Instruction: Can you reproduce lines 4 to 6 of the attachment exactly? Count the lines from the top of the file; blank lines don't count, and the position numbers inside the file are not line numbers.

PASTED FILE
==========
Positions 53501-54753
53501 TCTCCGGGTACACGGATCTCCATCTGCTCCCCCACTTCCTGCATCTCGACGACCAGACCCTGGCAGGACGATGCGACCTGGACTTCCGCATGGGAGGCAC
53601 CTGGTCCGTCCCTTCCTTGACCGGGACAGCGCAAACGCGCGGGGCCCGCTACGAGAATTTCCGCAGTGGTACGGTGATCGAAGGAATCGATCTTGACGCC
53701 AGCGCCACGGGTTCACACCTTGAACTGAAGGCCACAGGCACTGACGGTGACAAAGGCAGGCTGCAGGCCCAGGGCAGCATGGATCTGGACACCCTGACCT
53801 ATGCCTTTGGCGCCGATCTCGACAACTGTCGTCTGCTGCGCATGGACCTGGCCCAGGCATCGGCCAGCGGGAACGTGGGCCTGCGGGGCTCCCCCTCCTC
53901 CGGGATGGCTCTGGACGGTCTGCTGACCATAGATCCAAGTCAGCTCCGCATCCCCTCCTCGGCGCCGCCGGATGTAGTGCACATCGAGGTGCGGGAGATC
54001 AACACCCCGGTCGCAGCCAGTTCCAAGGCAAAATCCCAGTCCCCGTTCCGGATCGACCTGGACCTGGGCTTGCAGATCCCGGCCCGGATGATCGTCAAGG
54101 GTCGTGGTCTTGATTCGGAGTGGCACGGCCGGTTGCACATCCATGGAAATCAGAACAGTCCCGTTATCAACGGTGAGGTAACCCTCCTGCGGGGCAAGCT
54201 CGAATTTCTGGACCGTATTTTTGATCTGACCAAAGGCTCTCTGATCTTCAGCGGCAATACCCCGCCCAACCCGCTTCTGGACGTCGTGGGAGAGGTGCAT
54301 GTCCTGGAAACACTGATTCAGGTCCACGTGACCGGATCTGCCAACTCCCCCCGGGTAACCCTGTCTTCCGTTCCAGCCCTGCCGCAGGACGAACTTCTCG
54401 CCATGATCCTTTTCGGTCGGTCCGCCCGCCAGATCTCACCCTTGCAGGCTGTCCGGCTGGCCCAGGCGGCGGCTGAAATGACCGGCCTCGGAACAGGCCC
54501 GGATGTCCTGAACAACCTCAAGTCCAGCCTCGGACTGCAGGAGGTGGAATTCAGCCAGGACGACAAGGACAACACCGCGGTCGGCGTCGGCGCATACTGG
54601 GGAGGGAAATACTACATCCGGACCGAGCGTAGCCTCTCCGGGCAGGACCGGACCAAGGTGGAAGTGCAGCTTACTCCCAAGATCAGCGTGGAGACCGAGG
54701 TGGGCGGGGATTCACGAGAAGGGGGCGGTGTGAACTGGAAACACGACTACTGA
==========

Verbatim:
53701 AGCGCCACGGGTTCACACCTTGAACTGAAGGCCACAGGCACTGACGGTGACAAAGGCAGGCTGCAGGCCCAGGGCAGCATGGATCTGGACACCCTGACCT
53801 ATGCCTTTGGCGCCGATCTCGACAACTGTCGTCTGCTGCGCATGGACCTGGCCCAGGCATCGGCCAGCGGGAACGTGGGCCTGCGGGGCTCCCCCTCCTC
53901 CGGGATGGCTCTGGACGGTCTGCTGACCATAGATCCAAGTCAGCTCCGCATCCCCTCCTCGGCGCCGCCGGATGTAGTGCACATCGAGGTGCGGGAGATC